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01.Hematopoietic Stem Cells: Potential New Applications for Translational Medicine
02.Characterization of Human Adipose-Derived Stem Cells Cultured in Autologous Serum after Subsequent Passaging and Long Term Cryopreservation
03.Extramedullary Hematopoiesis Leading to the Production of a Novel Antigen-Presenting Cell Type in Murine Spleen
04.Genetically Engineered Blood Pharming: Generation of HLA-Universal Platelets Derived from CD34+ Progenitor Cells
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Hematopoietic Stem Cells: Potential New Applications for Translational Medicine $45.00
Authors:  Hady Felfly and Gabriel G. Haddad
Hematopoietic stem cells (HSC) are multipotent cells that produce the various lineages of blood and HSC transplantations (HSCT) are widely used to reconstitute damaged bone marrow (BM). Over time, HSCT has evolved for the treatment of non-blood diseases as well, brain in particular. However, HSCT required total myeloablation through irradiation and/or chemotherapy for the treatment of BM-related diseases, and HSCs are difficult to safely deliver in large amounts into the brain. In blood disorders, for a minimal myelosuppression to be sufficient and allow donor cells to engraft, it is necessary to determine the minimal percentage of normal BM cells needed to achieve phenotypic correction. Recent studies on animal models of â-thalassemia and sickle cell disease (SCD), through Competitive Repopulation Assay (CRA) following lethal irradiation of recipients, demonstrated that an average of 25% normal BM cells allows the production of enough normal red blood cells to significantly correct the â-thalassemia and SCD phenotypes, at the levels of BM, blood, histology, and survival, with normal donor cells contributing to 50-60% of peripheral red blood cells. Further assays using mild myelosuppression showed that long term sustained phenotypic correction can be obtained for both diseases through a novel transplantation strategy based on modulating four parameters: dose of irradiation/myelosuppression, number of transplanted cells, timing of cell injections, and number of cell doses. Through a minimal dose of irradiation of 1Gy (100 Rads) or 2Gy, two injections of BM cells within the first 24h after myelosuppression resulted in engraftment in 100% of mice and a sustained therapeutic mixed chimerism in â-thalassemia, while three to four injections were needed to achieve a similar outcome in SCD. Following the success of these trials, we modified this novel HSCT strategy and applied it to determine whether we can protect mice from lethal stroke induced through the Middle Cerebral Artery Occlusion (MCAO). Ischemia/reperfusion resulted in a major infarct that propagated over time to encompass ~70% of the affected hemisphere. When two doses of HSCs were injected at 2h and 24h after the reperfusion, 40% of mice survived, visible neurological defects disappeared, and the infarct size was reduced by two to four fold. Histological examination of brains in surviving mice revealed very few donor cells in the recipient brains, decreased total neurons count and increased glial cell numbers. These data suggest that the neuro-protection was not dependent on cell-supplementation, but rather the protection is manifested likely through growth factor secretion. Combined, these studies create a novel HSCT approach that has proved efficient for the treatment of various disorders. A “window of opportunity” exists for each disease where the donor cells should be administered, and multiple injections of donor HSCs can rescue diseases that would otherwise not be treatable. We hypothesize that the initial injection primes the affected tissue, and subsequent ones help in repair. This new strategy has opened the way for a new era of HSCT for the potential treatments and possibly cures of many diseases.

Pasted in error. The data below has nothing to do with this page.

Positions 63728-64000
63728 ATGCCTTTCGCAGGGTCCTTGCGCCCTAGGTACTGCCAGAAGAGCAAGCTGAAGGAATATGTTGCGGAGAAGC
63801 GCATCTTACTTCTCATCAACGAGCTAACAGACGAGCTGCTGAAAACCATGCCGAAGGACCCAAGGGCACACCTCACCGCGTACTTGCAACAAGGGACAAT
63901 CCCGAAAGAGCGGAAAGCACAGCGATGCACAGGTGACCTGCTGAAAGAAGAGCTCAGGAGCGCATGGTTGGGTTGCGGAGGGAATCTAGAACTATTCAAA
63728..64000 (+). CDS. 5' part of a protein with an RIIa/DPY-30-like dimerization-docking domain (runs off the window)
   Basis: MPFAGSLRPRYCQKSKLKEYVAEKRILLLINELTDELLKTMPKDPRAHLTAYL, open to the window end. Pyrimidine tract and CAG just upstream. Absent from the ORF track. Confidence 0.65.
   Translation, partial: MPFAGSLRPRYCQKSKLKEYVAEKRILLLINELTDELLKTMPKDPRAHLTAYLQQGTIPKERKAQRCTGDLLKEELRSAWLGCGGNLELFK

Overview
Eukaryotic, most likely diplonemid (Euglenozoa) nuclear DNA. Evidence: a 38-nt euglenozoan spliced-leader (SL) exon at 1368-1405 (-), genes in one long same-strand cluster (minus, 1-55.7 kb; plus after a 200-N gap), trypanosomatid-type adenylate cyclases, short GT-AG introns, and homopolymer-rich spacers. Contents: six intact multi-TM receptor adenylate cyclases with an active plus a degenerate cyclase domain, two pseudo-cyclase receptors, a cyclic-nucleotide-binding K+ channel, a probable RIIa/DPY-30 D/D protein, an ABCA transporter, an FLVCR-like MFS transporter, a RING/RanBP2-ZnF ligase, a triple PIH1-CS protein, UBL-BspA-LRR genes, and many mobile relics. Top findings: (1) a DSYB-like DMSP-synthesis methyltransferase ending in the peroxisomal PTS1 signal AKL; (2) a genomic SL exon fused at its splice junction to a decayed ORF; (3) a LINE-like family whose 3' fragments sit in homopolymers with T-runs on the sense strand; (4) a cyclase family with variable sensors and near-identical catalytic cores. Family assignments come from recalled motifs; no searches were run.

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Hematopoietic Stem Cells: Potential New Applications for Translational Medicine